For far too long, charity organizations have been seen as outside the remit of professional business. The fact that the primary function is humane and generally related to the underprivileged, it has been accepted that charities and not-for-profit organizations need not concern themselves with the business of business. The misnomer here is that without cogent financial management and the investment of excess funding, the likelihood for repeat funding is slim to impossible.
There has thus been a marked increase in the number of business professionals moving into nonprofit positions and jobs. From project managers to professional fundraisers and financial managers, the charity sector is open for business. This skills shift has also started to change the way charity financial management is perceived and carried out in practice.
Charities, fundraising, and wealth management
The charity and fundraising sector have long been the analysis of sustainability experts who have questioned the rationale to give free money to rectify social ills in our society. This is arguably not sustainable. This is one of the main aspects of the sector that has come under heavy criticism, in that many charities and nonprofit organizations are not sustainable without this external funding. This is a dire mistake in modern judgment and charity management in the sense that any fluctuation in incoming funds will then have a drastic effect on the work done. Generally, for work that involves improving the livelihoods of the poorest in society and looking to provide safety nets for young and old alike, there must be a better way to ensure that the help is given to those in society who really need it. The goal is to become long-term and sustainable.
The idea of social enterprise has come to the fore recently in that this model will provide a way to generate funds to support the core charity functions of the organization; it is not CSI, as the core function of the organization remains the charity initiative. Yet, there will be a business able to generate income as part of this.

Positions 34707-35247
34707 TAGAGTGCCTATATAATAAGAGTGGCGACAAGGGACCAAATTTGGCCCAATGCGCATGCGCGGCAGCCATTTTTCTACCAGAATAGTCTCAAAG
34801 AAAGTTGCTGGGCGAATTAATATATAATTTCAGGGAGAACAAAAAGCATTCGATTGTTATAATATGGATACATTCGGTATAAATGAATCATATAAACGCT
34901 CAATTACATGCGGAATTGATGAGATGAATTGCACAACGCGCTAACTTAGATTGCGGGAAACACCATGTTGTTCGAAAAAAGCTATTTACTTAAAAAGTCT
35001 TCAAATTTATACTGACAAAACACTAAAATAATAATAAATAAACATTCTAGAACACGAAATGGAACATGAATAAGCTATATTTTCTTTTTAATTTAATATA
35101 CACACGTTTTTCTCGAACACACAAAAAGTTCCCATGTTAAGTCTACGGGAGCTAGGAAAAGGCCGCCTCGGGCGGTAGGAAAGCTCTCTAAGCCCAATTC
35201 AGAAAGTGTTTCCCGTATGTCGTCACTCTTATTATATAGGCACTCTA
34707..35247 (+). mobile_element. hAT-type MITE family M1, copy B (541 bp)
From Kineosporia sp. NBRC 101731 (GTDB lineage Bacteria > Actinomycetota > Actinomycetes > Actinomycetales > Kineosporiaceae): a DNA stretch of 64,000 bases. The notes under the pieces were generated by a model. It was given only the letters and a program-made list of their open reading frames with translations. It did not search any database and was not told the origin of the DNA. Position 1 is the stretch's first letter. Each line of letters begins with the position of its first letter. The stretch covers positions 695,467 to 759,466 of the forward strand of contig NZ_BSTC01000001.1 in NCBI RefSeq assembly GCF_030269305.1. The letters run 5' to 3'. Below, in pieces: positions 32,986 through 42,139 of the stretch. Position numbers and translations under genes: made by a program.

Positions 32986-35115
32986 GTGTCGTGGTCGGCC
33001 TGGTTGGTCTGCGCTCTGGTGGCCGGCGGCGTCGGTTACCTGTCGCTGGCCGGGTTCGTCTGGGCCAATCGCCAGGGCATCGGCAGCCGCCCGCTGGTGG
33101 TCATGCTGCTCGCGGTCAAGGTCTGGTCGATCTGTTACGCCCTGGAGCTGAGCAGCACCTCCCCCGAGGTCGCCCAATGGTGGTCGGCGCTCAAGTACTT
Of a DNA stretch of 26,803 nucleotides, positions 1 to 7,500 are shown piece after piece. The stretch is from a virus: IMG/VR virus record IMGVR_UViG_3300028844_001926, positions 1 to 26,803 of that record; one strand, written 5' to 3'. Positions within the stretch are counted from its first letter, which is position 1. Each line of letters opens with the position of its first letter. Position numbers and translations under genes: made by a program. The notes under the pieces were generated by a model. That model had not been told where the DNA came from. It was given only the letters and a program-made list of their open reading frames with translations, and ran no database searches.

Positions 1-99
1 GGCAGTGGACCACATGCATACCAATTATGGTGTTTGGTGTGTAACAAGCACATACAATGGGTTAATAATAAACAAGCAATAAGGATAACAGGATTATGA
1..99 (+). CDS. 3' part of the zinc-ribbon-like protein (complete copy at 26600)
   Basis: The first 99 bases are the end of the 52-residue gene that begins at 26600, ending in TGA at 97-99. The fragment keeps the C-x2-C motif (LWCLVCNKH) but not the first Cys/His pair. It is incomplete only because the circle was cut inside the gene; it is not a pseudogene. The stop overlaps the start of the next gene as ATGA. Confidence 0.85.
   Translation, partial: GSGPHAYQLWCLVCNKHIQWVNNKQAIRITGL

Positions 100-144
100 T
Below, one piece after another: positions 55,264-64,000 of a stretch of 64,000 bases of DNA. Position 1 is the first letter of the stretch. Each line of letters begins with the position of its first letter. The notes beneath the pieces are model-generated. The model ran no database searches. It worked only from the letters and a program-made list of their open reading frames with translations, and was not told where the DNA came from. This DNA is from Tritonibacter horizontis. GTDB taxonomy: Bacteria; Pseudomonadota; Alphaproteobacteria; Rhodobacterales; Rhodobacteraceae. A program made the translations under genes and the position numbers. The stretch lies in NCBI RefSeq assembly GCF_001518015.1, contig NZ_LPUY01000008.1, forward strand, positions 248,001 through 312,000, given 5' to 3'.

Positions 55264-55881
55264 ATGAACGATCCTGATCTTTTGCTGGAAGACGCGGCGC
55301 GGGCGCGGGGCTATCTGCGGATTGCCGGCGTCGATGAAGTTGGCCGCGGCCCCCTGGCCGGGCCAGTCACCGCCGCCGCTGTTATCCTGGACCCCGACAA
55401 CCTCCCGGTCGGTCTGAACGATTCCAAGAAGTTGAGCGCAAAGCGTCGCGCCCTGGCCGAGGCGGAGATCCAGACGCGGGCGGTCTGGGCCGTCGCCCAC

Professional charity management
Charity management has become more focused on impact and a clear return on investment. Yes, it is important to save the world and those in it, but this should be accompanied by a noticeably clear balance sheet showing how funds are generated and used. There is the need to adjust the bottom line to include the people and profit, but it is clear that social and financial accounting and management have improved drastically in the charity sector.
Savings and investments
Based on the provisions made by both donors and national fundraising legislation, retaining excess donated or raised funds can oftentimes be disallowed. This must be negotiated, and any excess funds invested to increase the opportunity for returns.
Savings and investments can not be left to the directors or management. This is where a professional wealth management firm would be required to ensure that the good works of charities can be maintained and continued. It is the ultimate expression of capitalist development in that the capitalist system can be utilized to advance principles of socialist and human-centered development.
The Future for Charities
The need for a professional charity sector is being felt worldwide as the need for social assistance and aid intensifies in the current climate. The world is wealthier than it has ever been, and yet there is still large sectors in even the most advanced societies that struggle to survive. The efficient and effective use of donor funds and a clear analysis of all the options available to those who manage charity finances is a must, and investment will be one of these options for further investigation.